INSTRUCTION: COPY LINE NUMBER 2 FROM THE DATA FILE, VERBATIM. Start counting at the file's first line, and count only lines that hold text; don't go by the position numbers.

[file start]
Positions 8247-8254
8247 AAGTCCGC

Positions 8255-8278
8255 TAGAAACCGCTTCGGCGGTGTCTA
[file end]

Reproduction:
8247 AAGTCCGC